At the Piñon Canyon Maneuver Site, five sites had a stage recorder and precipitation gage, providing a paired streamflow-precipitation dataset. There was a statistically significant correlation between precipitation and streamflow based on Spearman’s rho correlation (rho values ranged from 0.17 to 0.35).

    Suspended-sediment samples were collected in April through October for water years 2013–14 at one site at the U.S. Army Garrison Fort Carson and five sites at the Piñon Canyon Maneuver Site. Suspended-sediment-transport curves were used to illustrate the relation between streamflow and suspended-sediment concentration. All these sediment-transport curves showed a streamflow dependent suspended-sediment concentration relation except for the U.S. Geological Survey station Bent Canyon Creek at mouth near Timpas, CO.

    Water-quality data were collected and reported from seven sites on the U.S. Army Garrison Fort Carson and the Piñon Canyon Maneuver Site during water years 2013–14. Sample results exceeding an established water-quality standard were identified. Selected water-quality properties and constituents were stratified to compare spatial variation among selected characteristics using boxplots.

    Trilinear diagrams were used to classify water type based on ionic concentrations of water-quality samples collected during the study period.

    At the U.S. Army Garrison Fort Carson and the Piñon Canyon Maneuver Site, 27 samples were classified as very hard or brackish. Seven samples had a lower hardness character relative to the other samples. Four of those nine samples were collected at two U.S. Geological Survey stations (Turkey Creek near Fountain, CO, and Little Fountain Creek above Highway 115 at Fort Carson, CO), which have different geologic makeup. Three samples collected at the Piñon Canyon Maneuver Site had a markedly lower hardness likely because of dilution from an increase in streamflow.

    What different types of aerial photographs are available through the USGS?

    Landsat view of Colorado via the USGS.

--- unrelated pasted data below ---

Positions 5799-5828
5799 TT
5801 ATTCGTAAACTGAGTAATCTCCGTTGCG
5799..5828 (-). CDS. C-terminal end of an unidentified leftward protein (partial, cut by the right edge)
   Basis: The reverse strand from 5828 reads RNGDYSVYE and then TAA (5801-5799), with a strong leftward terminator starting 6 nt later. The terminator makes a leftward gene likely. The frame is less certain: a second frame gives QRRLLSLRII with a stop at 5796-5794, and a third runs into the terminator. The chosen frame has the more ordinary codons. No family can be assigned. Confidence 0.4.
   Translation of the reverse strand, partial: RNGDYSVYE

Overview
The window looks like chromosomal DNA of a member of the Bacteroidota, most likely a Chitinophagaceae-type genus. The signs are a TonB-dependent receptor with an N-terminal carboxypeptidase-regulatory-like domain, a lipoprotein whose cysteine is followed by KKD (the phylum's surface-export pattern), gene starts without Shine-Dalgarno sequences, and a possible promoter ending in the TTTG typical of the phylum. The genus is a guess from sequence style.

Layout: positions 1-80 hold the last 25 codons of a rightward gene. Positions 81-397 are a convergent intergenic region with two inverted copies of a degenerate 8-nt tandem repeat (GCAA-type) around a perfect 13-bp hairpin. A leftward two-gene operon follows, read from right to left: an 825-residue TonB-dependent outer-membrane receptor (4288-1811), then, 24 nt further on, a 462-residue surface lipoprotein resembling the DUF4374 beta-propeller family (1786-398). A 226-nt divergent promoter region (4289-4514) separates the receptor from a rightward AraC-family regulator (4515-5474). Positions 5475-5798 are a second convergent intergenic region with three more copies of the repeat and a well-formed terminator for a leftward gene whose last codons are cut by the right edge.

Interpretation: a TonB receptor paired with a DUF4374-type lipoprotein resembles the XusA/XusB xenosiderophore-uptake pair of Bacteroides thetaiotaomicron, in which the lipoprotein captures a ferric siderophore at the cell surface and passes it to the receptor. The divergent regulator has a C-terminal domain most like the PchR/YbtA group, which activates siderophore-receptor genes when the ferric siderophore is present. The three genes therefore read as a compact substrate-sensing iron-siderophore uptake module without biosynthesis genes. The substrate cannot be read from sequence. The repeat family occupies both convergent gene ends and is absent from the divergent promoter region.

Landsat view of Colorado via the USGS.

    Here’s the FAQ page from the United States Geological Survey. Here’s an excerpt:

    What different types of aerial photographs are available through the USGS?

    The aerial photographs date as far back as the 1940’s for the United States and its territories. Availability of specific coverage, film type, and acquisition dates vary from agency to agency.

    The Earth Resources Observation and Science Center (EROS) in Sioux Falls, SD has digitized over 6.4 million frames of aerial film creating medium-resolution digital images (400 dpi) and associated browse images for online viewing. Products can be downloaded at no cost through EarthExplorer or GloVis. Several kinds of aerial photos are available.

  • CIR (color infrared) film, originally referred to as camouflage-detection film, differs from conventional color film because its emulsion layers are sensitive to green, red, and near-infrared radiation (0.5 micrometers to 0.9 micrometers). Used with a yellow filter to absorb the blue light, this film provides sharp images and penetrates haze at high altitudes. Color infrared film also is referred to as false-color film.
  • Black-and-white panchromatic (B/W) film primarily consists of a black-and-white negative material with a sensitivity range comparable to that of the human eye. It has good contrast and resolution with low graininess and a wide exposure range.
  • .

  • Black-and-white infrared (BIR) film, with some exceptions, is sensitive to the spectral region encompassing 0.4 micrometers to 0.9 micrometers. It is sometimes referred to as near-infrared film because it utilizes only a narrow portion of the total infrared spectrum (0.7 micrometers to 0.9 micrometers).
  • Natural color (also referred to as conventional or normal color) film contains three emulsion layers which are sensitive to blue, green, and red (the three primary colors of the visible spectrum). This film replicates colors as seen by the human eye.